8. Gabriele Camera & Marco Casari & Stefania Bortolotti, 2016. "An Experiment on Retail Payments Systems," Journal of Money, Credit and Banking, Blackwell Publishing, vol. 48(2-3), pages 363-392, March.
    9. Randall Wright, 2005. "Introduction To "Models Of Monetary Economies Ii: The Next Generation"," International Economic Review, Department of Economics, University of Pennsylvania and Osaka University Institute of Social and Economic Research Association, vol. 46(2), pages 305-316, May.
    10. He, Ping & Huang, Lixin & Wright, Randall, 2008. "Money, banking, and monetary policy," Journal of Monetary Economics, Elsevier, vol. 55(6), pages 1013-1024, September.
    11. Roberds, William & Schreft, Stacey L., 2009. "Data breaches and identity theft," Journal of Monetary Economics, Elsevier, vol. 56(7), pages 918-929, October.
    12. William Luther, 2016. "Mises and the moderns on the inessentiality of money in equilibrium," The Review of Austrian Economics, Springer;Society for the Development of Austrian Economics, vol. 29(1), pages 1-13, March.
    13. Gabriele Camera, 2016. "A Perspective on Electronic Alternatives to Traditional Currencies," Working Papers 16-32, Chapman University, Economic Science Institute.

    More about this item

    NEP fields

    This paper has been announced in the following NEP Reports:

    Statistics

    Access and download statistics

    Corrections

    All material on this site has been provided by the respective publishers and authors. You can help correct errors and omissions. When requesting a correction, please mention this item's handle: RePEc:fip:fedawp:2004-18. See general information about how to correct material in RePEc.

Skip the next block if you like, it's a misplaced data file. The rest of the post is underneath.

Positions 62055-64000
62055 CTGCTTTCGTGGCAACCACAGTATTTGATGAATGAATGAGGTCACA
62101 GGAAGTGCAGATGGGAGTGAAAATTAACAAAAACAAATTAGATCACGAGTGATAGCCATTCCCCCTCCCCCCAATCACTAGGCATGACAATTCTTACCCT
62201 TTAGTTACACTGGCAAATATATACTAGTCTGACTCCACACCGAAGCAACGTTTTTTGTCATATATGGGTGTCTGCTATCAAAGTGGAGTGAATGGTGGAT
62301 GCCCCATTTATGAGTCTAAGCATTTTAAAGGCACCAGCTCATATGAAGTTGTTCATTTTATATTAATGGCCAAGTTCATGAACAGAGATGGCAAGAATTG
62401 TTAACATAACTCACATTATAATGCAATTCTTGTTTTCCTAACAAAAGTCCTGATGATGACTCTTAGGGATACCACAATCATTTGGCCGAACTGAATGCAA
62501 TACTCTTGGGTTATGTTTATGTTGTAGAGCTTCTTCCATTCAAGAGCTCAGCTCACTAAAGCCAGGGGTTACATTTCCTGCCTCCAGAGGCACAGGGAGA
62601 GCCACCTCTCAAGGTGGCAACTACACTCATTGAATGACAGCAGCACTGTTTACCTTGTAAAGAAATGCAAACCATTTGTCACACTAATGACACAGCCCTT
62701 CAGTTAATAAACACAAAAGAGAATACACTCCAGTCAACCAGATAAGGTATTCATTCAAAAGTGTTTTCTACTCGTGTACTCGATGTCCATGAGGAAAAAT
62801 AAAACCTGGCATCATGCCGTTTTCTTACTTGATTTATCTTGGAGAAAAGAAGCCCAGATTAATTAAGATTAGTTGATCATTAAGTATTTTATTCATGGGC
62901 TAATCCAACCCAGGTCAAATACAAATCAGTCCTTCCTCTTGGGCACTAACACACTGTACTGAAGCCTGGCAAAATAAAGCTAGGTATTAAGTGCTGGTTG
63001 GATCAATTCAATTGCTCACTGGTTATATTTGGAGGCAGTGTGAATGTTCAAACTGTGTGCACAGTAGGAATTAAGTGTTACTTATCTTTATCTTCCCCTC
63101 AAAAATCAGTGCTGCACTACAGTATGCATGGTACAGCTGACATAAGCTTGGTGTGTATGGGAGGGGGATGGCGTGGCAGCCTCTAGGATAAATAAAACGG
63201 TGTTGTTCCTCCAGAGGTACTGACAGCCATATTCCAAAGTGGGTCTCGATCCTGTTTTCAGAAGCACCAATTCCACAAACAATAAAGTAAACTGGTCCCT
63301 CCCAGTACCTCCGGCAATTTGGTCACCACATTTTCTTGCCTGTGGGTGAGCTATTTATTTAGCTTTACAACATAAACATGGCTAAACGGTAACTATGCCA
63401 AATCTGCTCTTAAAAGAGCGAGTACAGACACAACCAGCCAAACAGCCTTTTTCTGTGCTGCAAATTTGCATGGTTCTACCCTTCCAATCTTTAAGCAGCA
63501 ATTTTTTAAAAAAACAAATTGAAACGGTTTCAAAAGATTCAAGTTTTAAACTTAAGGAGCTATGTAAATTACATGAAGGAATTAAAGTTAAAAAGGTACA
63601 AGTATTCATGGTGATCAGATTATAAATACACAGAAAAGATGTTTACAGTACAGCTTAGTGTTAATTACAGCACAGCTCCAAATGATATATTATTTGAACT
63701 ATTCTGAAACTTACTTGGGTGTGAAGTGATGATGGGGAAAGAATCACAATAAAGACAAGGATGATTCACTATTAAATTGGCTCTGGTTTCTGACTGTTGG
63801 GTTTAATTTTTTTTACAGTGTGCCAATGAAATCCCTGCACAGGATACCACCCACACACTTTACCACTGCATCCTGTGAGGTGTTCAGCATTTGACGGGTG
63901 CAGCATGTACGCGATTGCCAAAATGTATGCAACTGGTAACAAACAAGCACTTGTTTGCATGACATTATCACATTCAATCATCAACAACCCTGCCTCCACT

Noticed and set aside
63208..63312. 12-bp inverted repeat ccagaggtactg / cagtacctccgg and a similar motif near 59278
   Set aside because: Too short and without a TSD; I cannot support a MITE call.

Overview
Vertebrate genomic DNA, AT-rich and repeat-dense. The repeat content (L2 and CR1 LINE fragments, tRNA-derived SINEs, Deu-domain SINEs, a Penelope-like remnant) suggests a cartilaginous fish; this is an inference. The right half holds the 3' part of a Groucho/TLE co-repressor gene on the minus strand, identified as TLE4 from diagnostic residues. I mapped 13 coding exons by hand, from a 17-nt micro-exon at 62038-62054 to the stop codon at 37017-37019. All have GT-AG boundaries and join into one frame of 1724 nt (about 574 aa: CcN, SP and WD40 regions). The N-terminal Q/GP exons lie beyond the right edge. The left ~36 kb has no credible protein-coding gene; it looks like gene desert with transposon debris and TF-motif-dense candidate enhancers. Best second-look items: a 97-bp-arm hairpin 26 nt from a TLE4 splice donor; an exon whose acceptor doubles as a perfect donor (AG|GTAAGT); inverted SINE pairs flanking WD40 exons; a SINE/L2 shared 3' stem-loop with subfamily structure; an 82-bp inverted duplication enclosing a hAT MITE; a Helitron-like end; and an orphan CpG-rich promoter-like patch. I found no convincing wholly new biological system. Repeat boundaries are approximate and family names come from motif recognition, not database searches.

For technical questions regarding this item, or to correct its authors, title, abstract, bibliographic or download information, contact: (Elaine Clokey). General contact details of provider: http://edirc.repec.org/data/frbatus.html .

    If you have authored this item and are not yet registered with RePEc, we encourage you to do it here. This allows to link your profile to this item. It also allows you to accept potential citations to this item that we are uncertain about.

    If CitEc recognized a reference but did not link an item in RePEc to it, you can help with this form .

    If you know of missing items citing this one, you can help us creating those links by adding the relevant references in the same way as above, for each refering item. If you are a registered author of this item, you may also want to check the "citations" tab in your RePEc Author Service profile, as there may be some citations waiting for confirmation.

    Please note that corrections may take a couple of weeks to filter through the various RePEc services.

    IDEAS is a RePEc service hosted by the Research Division of the Federal Reserve Bank of St. Louis . RePEc uses bibliographic data supplied by the respective publishers.